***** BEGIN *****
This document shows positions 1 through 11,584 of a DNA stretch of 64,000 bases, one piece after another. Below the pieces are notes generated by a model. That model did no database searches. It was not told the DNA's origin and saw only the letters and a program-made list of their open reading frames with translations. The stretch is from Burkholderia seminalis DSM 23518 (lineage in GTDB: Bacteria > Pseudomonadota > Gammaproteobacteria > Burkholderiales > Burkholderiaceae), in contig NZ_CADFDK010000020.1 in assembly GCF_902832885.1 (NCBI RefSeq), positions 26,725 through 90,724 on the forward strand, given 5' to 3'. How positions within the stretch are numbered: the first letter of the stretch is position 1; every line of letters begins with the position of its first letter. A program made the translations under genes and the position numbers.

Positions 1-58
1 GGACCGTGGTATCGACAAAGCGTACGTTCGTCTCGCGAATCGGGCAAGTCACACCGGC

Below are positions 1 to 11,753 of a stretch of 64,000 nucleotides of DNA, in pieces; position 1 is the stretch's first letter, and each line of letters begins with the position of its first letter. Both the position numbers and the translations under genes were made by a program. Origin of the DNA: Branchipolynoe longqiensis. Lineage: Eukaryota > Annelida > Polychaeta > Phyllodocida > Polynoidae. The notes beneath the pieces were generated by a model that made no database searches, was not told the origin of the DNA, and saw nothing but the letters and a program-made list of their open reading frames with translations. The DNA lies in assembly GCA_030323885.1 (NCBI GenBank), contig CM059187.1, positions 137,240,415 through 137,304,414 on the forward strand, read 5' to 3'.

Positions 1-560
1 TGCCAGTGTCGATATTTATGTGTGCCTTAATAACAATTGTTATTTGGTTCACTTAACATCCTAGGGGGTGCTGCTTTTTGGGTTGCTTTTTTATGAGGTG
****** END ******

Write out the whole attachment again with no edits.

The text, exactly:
This document shows positions 1 through 11,584 of a DNA stretch of 64,000 bases, one piece after another. Below the pieces are notes generated by a model. That model did no database searches. It was not told the DNA's origin and saw only the letters and a program-made list of their open reading frames with translations. The stretch is from Burkholderia seminalis DSM 23518 (lineage in GTDB: Bacteria > Pseudomonadota > Gammaproteobacteria > Burkholderiales > Burkholderiaceae), in contig NZ_CADFDK010000020.1 in assembly GCF_902832885.1 (NCBI RefSeq), positions 26,725 through 90,724 on the forward strand, given 5' to 3'. How positions within the stretch are numbered: the first letter of the stretch is position 1; every line of letters begins with the position of its first letter. A program made the translations under genes and the position numbers.

Positions 1-58
1 GGACCGTGGTATCGACAAAGCGTACGTTCGTCTCGCGAATCGGGCAAGTCACACCGGC

Below are positions 1 to 11,753 of a stretch of 64,000 nucleotides of DNA, in pieces; position 1 is the stretch's first letter, and each line of letters begins with the position of its first letter. Both the position numbers and the translations under genes were made by a program. Origin of the DNA: Branchipolynoe longqiensis. Lineage: Eukaryota > Annelida > Polychaeta > Phyllodocida > Polynoidae. The notes beneath the pieces were generated by a model that made no database searches, was not told the origin of the DNA, and saw nothing but the letters and a program-made list of their open reading frames with translations. The DNA lies in assembly GCA_030323885.1 (NCBI GenBank), contig CM059187.1, positions 137,240,415 through 137,304,414 on the forward strand, read 5' to 3'.

Positions 1-560
1 TGCCAGTGTCGATATTTATGTGTGCCTTAATAACAATTGTTATTTGGTTCACTTAACATCCTAGGGGGTGCTGCTTTTTGGGTTGCTTTTTTATGAGGTG